Intermediate Python

Practice: Classes

Intermediate Python

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Nina live-codes the practice where classes and class instances are reviewed.


Transcript from the "Practice: Classes" Lesson

>> Nina Zakharenko: For this third exercise on object oriented programming, we're gonna learn about classes and self instance variables, inheritance, and also using the is subclass and is instance methods, to learn a little bit more about our class structure. This time around we're going to be making files. So I'm going to make a new file and I'm gonna save it as, just in the root here.

And we're gonna practice making a simple class. We're gonna pass in several variables and then we're going to save them to the instance by using self. So we'll type class Vehicle, define that __init__ class, and what do I have to pass to __init__?
>> Speaker 2: Self.
>> Nina Zakharenko: Self, even if I accept no arguments self always has to be there.

But we will take a few arguments, we're gonna take a make, a model, and a fuel is going to be gas.
>> Nina Zakharenko: And to save those values to our instance we're gonna have to do a self.make is equal to make, self.model is equal to model, self.fuel is equal to fuel, okay?

Yesterday we talked about main method and when we would wanna put our code in the main method. But just a reminder it's not required, so for this simple exercises am just going to put the code where I used the class I defined just right underneath here in the same file.

Just remember indentation is important. So this indentation level belongs to this method. This indentation level where def is belongs to the class. So if we're gonna want to use this class, we're gonna have to break out of that class's indentation level, and I'm gonna say that my daily car is a vehicle and it's a Subaru Crosstrek

>> Nina Zakharenko: And let's take a look at what this prints out too. So remember the fastest way to run this in Python in VS Code is just to say Python:RunPythonFile in terminal. And we see yuck, prints out that is vehicle object and you see this dunder main here? We talked about why that is in the introduction class, can anyone remind me?

That gets set when we run this script directly, so that's the same dunder main that you check for if you wanna have a main method. And this is a memory address, so nothing useful at all. But we do have access to the variables, and so I'm going to comment this out, and instead I'll print out an f string and I'll say, I drive,

>> Nina Zakharenko: Daily.make,
>> Nina Zakharenko: Daily.model,
>> Nina Zakharenko: It runs on,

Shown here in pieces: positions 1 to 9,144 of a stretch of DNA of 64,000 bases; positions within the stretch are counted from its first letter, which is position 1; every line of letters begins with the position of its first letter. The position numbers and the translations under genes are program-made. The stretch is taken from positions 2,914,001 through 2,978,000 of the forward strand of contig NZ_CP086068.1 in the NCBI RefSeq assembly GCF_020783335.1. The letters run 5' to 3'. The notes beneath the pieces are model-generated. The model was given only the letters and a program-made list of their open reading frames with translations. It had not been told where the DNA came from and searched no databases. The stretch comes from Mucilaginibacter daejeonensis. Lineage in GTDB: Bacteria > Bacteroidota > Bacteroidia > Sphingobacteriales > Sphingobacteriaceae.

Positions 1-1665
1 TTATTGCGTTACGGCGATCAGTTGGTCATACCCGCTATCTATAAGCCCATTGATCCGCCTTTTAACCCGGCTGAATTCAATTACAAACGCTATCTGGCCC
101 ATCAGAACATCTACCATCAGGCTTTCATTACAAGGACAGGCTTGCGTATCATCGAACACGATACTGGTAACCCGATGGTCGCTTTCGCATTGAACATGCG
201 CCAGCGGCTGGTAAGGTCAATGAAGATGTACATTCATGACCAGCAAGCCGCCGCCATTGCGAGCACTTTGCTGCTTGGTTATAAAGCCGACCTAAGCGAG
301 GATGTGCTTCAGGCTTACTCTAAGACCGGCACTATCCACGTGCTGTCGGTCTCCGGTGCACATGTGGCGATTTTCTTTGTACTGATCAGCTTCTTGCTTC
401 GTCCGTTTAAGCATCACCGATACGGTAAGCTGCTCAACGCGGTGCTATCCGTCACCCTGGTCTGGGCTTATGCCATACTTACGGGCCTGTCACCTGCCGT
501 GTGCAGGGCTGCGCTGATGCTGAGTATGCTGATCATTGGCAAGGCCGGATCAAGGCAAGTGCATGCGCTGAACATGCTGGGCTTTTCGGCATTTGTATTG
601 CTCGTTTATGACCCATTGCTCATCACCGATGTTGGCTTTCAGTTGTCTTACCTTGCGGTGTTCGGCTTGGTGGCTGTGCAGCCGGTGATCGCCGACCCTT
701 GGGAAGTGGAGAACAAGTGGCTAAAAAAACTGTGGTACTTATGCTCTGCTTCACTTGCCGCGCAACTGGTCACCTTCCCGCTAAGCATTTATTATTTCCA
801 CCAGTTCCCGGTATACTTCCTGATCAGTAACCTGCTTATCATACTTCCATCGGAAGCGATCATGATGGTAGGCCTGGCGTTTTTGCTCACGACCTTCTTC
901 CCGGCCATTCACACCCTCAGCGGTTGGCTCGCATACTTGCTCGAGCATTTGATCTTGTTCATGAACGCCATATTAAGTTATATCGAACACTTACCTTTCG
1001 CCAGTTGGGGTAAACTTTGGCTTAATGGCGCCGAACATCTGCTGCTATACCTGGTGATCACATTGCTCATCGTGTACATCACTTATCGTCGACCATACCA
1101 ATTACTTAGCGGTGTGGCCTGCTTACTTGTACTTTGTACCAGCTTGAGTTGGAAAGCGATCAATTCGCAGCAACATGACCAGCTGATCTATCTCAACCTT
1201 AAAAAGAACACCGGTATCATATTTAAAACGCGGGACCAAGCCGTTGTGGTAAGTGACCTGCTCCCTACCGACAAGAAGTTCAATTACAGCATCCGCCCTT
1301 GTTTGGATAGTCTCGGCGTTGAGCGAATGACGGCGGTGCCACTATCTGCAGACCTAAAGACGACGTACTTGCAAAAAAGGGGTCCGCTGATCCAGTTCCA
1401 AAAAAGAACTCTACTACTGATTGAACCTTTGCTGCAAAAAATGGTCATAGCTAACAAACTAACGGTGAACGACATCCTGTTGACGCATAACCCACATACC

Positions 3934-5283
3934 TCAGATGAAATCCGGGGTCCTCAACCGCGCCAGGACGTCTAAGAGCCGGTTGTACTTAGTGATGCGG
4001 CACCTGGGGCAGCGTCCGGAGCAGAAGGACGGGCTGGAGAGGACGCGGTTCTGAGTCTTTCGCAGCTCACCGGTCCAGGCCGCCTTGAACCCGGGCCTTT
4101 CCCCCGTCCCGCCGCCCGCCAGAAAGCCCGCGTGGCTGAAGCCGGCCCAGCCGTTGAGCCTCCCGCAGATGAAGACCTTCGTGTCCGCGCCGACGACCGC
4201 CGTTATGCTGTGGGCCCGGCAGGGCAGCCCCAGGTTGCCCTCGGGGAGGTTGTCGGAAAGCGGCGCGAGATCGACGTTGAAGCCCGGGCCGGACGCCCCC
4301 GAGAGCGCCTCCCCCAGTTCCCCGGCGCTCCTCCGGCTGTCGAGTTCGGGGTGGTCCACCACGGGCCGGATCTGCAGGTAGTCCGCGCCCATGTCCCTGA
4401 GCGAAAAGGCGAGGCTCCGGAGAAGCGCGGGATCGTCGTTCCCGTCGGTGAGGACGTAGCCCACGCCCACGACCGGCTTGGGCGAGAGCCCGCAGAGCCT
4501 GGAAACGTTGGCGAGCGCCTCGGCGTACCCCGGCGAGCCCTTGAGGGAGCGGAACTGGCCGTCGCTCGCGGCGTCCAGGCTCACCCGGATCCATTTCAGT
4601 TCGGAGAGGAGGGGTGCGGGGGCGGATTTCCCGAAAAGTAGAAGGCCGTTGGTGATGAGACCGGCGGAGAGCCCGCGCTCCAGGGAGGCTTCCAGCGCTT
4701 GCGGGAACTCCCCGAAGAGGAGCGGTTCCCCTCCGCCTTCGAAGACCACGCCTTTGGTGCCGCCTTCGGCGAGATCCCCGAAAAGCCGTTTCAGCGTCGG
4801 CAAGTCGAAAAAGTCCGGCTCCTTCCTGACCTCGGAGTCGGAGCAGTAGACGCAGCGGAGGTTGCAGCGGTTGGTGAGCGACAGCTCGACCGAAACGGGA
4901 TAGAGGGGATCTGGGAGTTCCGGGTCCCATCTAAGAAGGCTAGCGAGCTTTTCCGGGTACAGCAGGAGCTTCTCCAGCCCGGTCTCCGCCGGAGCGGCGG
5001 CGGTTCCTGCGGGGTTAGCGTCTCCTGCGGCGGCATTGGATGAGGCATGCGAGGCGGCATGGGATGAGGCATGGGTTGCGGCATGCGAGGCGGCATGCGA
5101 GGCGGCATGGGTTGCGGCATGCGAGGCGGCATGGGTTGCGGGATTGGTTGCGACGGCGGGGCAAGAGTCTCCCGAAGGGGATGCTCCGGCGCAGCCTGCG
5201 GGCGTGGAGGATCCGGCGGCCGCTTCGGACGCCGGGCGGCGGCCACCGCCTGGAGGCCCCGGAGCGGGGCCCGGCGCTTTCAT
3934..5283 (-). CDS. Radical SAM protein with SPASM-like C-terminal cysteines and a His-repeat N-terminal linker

>> Nina Zakharenko: Daily.fuel.
>> Nina Zakharenko: Okay, if I run this.
>> Nina Zakharenko: Okay, a little bit of an improvement, right? It says I drive a Subaru Crosstrek and it runs on gas. And I'll just put a period there to finish our sentence. Remember that the better way of doing this is to create a wrapper.

>> Nina Zakharenko: Or a str.
>> Nina Zakharenko: So, let's make a quick str method here, and then I'll take a self. Why don't we need to pass in any of the other arguments?
>> Nina Zakharenko: Make, model, fuel.
>> Speaker 2: It's already implied within that self attached to that.
>> Nina Zakharenko: Right, it's attached to the self, it's attached to the instance.

So now I'm just going to cut the string here and paste right here. But this isn't going to work, why? There's two problems.
>> Speaker 2: Got to return it.
>> Nina Zakharenko: I need to return it, so str needs to return a string. What's the other problem here?
>> Speaker 2: Daily is out of scope, you want self instead of-

>> Nina Zakharenko: Right, daily is out of scope, we want self. So self.make, self.model, self.fuel.
>> Nina Zakharenko: Now I'm gonna uncomment my printdaily,
>> Nina Zakharenko: And should see the same result. So instead of having to conjure up this long string every time I want to represent my vehicle, I can just use __str__ instead and then it's in one place.

Okay, so we talked about class variables as well. Variables that exist for all instances of that class whether or not, it exists on the type as well as all instances of that class. So you don't even have to have an instance to use it and see it. So we're gonna make,

>> Nina Zakharenko: A number_of_wheels class variable here and I'm gonna say 4.
>> Nina Zakharenko: And now I can print out my daily.number_of _wheels and I’ll just say this is the instance,
>> Nina Zakharenko: For instance. I can print out the like class or type variable as well.
>> Nina Zakharenko: How do I access that class, not an instance, just the class.

>> Speaker 2: Vehicle, capital V.
>> Nina Zakharenko: That's right, capital V vehicle.
>> Nina Zakharenko: Okay, I'm gonna run this. See for the class it's 4, for the instance it's 4.

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